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Rice cake

The meaning of «rice cake»

A rice cake may be any kind of food item made from rice that has been shaped, condensed, or otherwise combined into a single object. A wide variety of rice cakes exist in many different cultures in which rice is eaten and are particularly prevalent in Asia. Common variations include cakes made with rice flour, those made from ground rice, and those made from whole grains of rice compressed together or combined with some other binding substance.

Burmese cuisine has a variety of snacks and desserts called mont made with various types of rice, rice flour and glutinous rice flour. Sweet Burmese mont are generally less sweet than counterparts in other parts of Southeast Asia, instead deriving their natural sweetness from constituent ingredients (e.g., grated coconut, coconut milk, glutinous rice, etc.).[1][2]

Rice cakes are a common snack in the Philippines and Filipinos have created many different kinds. In Filipino, desserts (mostly rice-derived ones) are known as kakanin, derived from the word kanin, meaning "prepared rice." Rice cakes were also formerly known by the general term tinapay (lit. 'fermented with tapay'), but that term is now restricted to mean "bread" in modern Filipino.[16] Nevertheless, two general categories of rice cakes remain: puto for steamed rice cakes, and bibingka for baked rice cakes. Both are usually prepared using galapong, a viscous rice paste derived from grinding uncooked glutinous rice that has been soaked overnight. Galapong is usually fermented, as the old term tinapay implies.[17]

Some examples of traditional Filipino dessert rice cakes include:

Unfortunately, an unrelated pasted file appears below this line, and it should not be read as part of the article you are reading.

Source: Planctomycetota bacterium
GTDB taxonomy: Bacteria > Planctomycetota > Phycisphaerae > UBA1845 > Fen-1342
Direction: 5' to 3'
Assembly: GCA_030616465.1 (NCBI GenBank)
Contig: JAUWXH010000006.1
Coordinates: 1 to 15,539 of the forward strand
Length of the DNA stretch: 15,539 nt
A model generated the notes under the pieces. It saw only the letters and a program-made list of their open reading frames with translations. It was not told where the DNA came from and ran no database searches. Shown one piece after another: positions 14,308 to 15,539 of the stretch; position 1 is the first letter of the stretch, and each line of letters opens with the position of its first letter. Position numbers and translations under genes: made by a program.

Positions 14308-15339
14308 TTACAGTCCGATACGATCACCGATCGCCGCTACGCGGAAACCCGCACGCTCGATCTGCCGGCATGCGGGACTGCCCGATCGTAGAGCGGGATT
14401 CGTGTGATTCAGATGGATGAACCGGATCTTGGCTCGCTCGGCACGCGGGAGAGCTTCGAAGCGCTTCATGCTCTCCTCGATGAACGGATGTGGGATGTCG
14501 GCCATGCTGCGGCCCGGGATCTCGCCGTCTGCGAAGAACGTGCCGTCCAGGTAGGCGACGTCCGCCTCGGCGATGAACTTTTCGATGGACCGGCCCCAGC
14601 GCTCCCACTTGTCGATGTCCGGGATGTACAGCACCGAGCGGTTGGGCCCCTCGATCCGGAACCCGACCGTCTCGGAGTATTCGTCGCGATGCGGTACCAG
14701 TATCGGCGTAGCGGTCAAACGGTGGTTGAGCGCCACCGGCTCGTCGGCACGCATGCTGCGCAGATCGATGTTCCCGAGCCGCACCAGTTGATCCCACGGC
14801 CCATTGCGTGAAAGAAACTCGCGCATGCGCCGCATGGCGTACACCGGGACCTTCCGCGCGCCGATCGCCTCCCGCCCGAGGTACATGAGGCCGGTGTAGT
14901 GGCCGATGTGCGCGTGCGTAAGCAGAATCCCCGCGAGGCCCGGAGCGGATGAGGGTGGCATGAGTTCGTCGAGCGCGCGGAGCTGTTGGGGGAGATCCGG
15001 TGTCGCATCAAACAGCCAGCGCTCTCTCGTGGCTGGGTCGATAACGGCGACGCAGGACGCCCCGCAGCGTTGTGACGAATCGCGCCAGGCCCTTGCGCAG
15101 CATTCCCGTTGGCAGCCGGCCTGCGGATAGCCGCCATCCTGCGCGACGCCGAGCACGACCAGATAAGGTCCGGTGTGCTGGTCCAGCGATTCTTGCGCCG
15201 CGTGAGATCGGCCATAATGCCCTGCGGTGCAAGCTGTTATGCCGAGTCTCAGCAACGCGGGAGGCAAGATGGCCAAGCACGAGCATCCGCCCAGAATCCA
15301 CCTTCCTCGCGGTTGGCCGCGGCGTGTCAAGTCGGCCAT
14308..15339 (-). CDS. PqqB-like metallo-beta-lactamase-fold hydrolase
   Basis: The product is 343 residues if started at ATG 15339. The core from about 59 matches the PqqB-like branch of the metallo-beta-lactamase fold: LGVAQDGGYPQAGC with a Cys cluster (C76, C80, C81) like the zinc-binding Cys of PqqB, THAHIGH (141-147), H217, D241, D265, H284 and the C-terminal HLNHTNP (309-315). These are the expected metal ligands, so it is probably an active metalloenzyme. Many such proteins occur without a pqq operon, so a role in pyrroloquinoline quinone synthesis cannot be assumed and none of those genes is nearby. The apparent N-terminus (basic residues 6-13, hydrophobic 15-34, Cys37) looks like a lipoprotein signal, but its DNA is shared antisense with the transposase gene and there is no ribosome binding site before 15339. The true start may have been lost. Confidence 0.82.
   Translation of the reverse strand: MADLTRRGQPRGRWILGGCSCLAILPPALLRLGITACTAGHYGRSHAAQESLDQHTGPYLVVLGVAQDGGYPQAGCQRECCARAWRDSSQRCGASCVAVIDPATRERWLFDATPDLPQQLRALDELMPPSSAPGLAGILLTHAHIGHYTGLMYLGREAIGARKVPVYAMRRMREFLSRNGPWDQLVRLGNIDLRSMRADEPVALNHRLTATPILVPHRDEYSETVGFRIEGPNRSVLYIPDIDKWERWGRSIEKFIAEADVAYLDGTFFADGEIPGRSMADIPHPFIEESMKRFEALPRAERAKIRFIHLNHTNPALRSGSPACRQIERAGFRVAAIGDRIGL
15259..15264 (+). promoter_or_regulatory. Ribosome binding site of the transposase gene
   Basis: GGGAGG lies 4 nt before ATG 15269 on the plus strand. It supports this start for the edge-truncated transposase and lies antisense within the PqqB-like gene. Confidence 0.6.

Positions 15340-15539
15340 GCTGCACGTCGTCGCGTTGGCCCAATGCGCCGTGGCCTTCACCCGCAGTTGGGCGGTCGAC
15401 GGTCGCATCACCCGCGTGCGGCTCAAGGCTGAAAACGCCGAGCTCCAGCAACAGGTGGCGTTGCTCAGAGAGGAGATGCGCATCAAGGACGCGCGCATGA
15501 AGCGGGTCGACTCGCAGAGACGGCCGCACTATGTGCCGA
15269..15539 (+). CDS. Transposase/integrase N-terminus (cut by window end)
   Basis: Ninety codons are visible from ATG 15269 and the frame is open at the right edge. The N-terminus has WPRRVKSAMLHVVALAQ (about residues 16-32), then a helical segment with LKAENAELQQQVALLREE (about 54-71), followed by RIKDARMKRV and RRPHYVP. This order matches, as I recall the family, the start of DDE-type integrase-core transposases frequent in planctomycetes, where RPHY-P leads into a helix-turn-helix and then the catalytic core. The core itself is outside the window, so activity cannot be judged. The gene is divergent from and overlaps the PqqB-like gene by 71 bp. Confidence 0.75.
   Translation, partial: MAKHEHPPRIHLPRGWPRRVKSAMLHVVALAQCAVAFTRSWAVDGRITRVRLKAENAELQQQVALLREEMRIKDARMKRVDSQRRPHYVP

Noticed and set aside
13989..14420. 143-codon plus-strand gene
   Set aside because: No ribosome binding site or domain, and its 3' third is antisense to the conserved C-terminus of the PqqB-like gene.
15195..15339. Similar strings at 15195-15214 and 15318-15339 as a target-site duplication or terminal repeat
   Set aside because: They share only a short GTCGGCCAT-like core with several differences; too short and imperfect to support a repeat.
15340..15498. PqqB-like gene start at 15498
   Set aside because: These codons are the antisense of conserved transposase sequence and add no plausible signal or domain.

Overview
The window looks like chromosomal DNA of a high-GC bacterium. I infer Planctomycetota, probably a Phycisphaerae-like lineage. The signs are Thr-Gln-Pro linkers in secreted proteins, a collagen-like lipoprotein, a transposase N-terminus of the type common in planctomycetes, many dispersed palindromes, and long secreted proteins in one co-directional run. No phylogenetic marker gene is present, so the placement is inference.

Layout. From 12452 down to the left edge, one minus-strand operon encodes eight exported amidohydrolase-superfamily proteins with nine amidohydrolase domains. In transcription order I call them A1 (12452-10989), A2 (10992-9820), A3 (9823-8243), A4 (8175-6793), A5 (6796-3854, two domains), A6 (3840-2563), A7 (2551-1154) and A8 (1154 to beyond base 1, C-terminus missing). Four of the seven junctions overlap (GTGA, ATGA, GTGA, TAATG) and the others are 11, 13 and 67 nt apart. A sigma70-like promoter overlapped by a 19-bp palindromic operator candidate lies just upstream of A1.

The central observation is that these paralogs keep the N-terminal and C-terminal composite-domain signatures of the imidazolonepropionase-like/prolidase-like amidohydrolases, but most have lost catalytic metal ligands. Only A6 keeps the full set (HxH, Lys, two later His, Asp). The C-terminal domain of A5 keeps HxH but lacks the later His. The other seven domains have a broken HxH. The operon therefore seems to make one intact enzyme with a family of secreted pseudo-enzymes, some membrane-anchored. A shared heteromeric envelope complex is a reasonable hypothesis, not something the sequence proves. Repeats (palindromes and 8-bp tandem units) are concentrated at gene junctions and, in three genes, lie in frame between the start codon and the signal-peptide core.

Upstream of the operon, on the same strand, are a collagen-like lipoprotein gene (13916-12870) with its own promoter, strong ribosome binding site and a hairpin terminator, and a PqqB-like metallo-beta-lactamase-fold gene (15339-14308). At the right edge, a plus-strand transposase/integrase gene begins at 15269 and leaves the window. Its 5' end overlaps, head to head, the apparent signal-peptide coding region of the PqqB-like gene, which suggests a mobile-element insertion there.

Some of these rice cakes can be considered savory. Putong bigas, the most common type of puto, for instance, is traditionally paired with the savory pig's blood stew dinuguan. Bibingka galapong can also be topped with meat or eggs. Aside from these, non-dessert rice cakes eaten as accompaniment to savory meals also exist, the most widespread being the puso.

In Indonesia rice cakes can be plain and bland tasting, and are often treated as a food staple, as an alternative to steamed rice.

Numerous types of Indonesian kue (traditional cake) are made using glutinous rice or rice flour. They can be sweet or savoury. Varieties include:

Steamed rice cake in an earthenware steamer was the oldest principal food for Koreans before sticky rice took over upon the invention of the iron pot.[19] Now, there are hundreds of different kinds of Korean rice cake or "tteok" eaten year round. In Korea, it is customary to eat tteok guk (tteok soup) on New Year's Day and sweet tteok at weddings and on birthdays. It is often considered a celebratory food and can range from rather elaborate versions or down to the plain-flavored tteok. Rice cakes are chosen for particular occasions depending on their color and the role they play in Korea's traditional yin-yang cosmology.[20]

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